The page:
I have a 7 month old baby boy. Until he was 4 months old he had no problems getting to sleep. Then, he started to cry and protest until he fell asleep. He even protested when he was in our arms we were rocking him. Since he still slept for 9 or 10 hours straight, we didn't worry about it.

The current problem is that one week ago he started to have a lot of awakenings during the night (probably the eight-month crisis), and not only he does not sooth himself into sleep again, but he protests and cries even when he is is in our arms and is being rocked.

We have read a lot about "cry it out" and "no tears" methods...the thing is that in our case, even using a "no tears" method there are always a lot of tears. We would really appreciate any suggestions.

Thanks in advance!


4 Answers 4


It's possible that this is just a sleep regression - you yourself mentioned the "eight month crisis" (sometimes known as the 9 month sleep regression, but the timing varies by kid) which is a common time for bad sleep. With these "the only way out is through;" it's quite possible that no matter what you do the wakings will continue until the underlying cause (developmental leap, new skill, etc.) is over. According to The Wonder Weeks separation anxiety may hit just before 7 months causing fussiness, and Wonder Week 37 with its associated fussy phase is right during 7 months.

The book Bed Timing would suggest that 7 months should be before separation anxiety begins and that it is actually an ideal time for some form of sleep training. The book also makes a great point that no form of sleep training has been proven more effective than any other - the key is consistency in all methods. So if you are comfortable with a form of crying - whether it is total extinction or gradual waiting - this may be a good time to try. However the timing in Bed Timing contradicts the timing in The Wonder Weeks, so based on your child you'll want to decide whether now is a good time to sleep train. Based on what you're seeing I'd guess that the developmental leaps Bed Timing attributes to 8 months are happening early in your son and you may just need to soldier through until a happier phase, when you can begin to address any sleep issues that remain. Or you can try to address them now - depending on your child they may work despite the developmental issues.

It's also possible that your baby became overtired at some point - did you go on vacation or change your routine somehow? Being overtired tends to lead to more night wakings. Consider trying an earlier bedtime for several days and see if sleep improves. Just slide it 20 minutes for 4 or so days. If it gets better you may want to try even earlier. Make sure naps are in order as much as you can, too.


If he is crying anyway cry it out seems to be the way to go. When he awakens, check his diaper, if he is cold, etc but don't look at him, don't come right out and snuggle or rock him and don't make eye contact and don't say anything. You have checked and he is okay so let him go back to sleep on his own. The other thing I would check is sleep tremors. He is a bit early but this is when they cry uncontrollable in their sleep but they are not awake. Two ways to deal with this. Wake them up and comfort them or don't wake them. My pediatrician said if you wake them the more nights this will take to dissipate. (we are talking 2 to 3 weeks normally, 5-6 weeks if you wake them) so we went for not waking them. One of ours did start sleep walking during these episodes, so, on Dr. advice, we put a baby gate in the door way of their room so they would be safe to walk around and be able to find their bed again, which they did.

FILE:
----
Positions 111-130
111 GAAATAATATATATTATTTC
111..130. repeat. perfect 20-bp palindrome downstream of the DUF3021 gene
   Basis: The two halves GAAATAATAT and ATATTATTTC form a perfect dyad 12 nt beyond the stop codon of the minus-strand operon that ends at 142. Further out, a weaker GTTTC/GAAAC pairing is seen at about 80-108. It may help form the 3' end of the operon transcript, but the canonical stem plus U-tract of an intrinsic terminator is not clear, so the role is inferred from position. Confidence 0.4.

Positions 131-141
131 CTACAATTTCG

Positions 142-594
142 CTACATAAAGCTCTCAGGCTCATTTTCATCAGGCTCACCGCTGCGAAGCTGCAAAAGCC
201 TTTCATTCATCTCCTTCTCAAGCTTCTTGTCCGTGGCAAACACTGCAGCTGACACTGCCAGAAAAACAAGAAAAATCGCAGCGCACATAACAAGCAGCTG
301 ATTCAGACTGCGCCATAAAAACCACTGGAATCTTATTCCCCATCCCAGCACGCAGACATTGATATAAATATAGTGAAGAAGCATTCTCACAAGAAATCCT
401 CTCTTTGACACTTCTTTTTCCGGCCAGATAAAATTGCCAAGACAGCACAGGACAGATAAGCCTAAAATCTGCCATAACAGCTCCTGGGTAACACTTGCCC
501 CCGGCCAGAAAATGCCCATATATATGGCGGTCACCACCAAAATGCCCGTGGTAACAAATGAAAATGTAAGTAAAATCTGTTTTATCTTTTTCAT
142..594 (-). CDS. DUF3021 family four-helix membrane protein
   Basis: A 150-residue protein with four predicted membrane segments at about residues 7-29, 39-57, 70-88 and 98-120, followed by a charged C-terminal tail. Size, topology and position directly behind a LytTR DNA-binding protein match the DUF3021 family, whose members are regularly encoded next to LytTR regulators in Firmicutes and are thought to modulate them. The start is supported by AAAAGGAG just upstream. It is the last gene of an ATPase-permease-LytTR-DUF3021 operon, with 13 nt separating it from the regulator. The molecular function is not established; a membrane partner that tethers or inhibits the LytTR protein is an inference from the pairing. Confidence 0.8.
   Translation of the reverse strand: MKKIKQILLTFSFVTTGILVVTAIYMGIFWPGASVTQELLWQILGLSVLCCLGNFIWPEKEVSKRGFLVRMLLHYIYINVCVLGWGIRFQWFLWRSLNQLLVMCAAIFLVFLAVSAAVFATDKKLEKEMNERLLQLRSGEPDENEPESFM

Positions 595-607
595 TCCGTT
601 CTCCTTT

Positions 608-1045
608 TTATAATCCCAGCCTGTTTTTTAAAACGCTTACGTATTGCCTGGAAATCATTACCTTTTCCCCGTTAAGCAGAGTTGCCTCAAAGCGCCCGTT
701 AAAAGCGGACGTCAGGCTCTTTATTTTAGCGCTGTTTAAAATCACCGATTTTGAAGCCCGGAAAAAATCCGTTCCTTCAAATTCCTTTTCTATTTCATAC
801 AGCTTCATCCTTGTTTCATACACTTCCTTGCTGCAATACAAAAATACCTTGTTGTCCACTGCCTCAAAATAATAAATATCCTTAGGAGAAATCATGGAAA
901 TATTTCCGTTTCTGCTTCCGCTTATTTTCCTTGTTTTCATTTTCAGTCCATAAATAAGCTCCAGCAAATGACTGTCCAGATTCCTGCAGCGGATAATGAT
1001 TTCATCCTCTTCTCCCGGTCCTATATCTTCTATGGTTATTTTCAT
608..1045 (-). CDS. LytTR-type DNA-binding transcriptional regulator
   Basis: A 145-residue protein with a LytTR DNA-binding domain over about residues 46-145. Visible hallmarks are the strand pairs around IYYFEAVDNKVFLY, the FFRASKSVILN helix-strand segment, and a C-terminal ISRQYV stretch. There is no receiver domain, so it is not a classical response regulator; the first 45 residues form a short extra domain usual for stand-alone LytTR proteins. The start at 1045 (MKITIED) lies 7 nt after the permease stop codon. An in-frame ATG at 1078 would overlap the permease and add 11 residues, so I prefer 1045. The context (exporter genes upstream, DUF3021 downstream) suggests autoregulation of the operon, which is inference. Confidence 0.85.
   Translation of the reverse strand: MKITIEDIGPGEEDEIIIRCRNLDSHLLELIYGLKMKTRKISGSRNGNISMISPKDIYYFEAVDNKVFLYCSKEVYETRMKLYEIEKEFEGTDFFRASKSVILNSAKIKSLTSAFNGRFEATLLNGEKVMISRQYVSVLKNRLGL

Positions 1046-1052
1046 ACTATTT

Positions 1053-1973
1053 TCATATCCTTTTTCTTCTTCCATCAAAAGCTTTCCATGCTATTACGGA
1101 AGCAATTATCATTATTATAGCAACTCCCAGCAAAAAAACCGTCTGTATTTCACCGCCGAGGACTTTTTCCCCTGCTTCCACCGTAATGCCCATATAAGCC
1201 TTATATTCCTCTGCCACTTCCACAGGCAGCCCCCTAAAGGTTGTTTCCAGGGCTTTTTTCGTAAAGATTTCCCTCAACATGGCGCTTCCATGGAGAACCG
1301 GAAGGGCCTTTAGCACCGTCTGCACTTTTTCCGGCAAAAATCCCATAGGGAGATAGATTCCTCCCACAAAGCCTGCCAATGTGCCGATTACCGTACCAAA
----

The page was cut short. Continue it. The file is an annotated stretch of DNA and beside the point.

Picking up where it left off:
Either way is hard. Good Luck!

  • Some babies need to cry to release tension to go to sleep. Cry it out works well with those babies.
    – justkt
    May 28, 2012 at 0:25
  • "Cry it out" techniques are are complex than this. 6 months is the minimum age such techniques should be used, so a 7 month old might be too young for correct cry it out techniques. The description you give here is cruel and possibly harmful. (Research is difficult when it involves children and harm).
    – DanBeale
    Jan 27, 2014 at 14:01

My first kid was tough this way, to get him to sleep I did the following: Car rides, Carrying him in the sling while vacuuming, putting him in his car seat on top of the washer machine.

All three worked with varying degrees of success.


My first son didn't start sleeping well until he was about... 19 months? I remember it consistently taking 90 minutes of holding and bouncing slightly and walking around in a large circle singing to him to get him to sleep (that was a long several months). It took forever to get him to sleep and then he would not stay asleep all night (wife usually just fed him back to sleep).

I almost never got him to sleep by rocking. He would get PISSED if I ever sat down while he was awake and trying to fall asleep. I had to be standing and bouncing very slightly and swaying or walking. It sounds like your son just doesn't like it when you are sitting down.

Every kid is different. Some sleep soundlessly through the night (none that I've ever seen). Some wake up every 30 minutes (mine). In a few years, this will all just be a memory, it's up to your attitude as to whether it is a bad one or a good one. If you fight him, it will be a bad one. If you lovingly work with him and try and do everything you can to get him comfortable (which could mean you being uncomfortable because you have to walk him around a lot or something) it will be a fond memory of hard work and sacrifice and you will bond.

Good luck!


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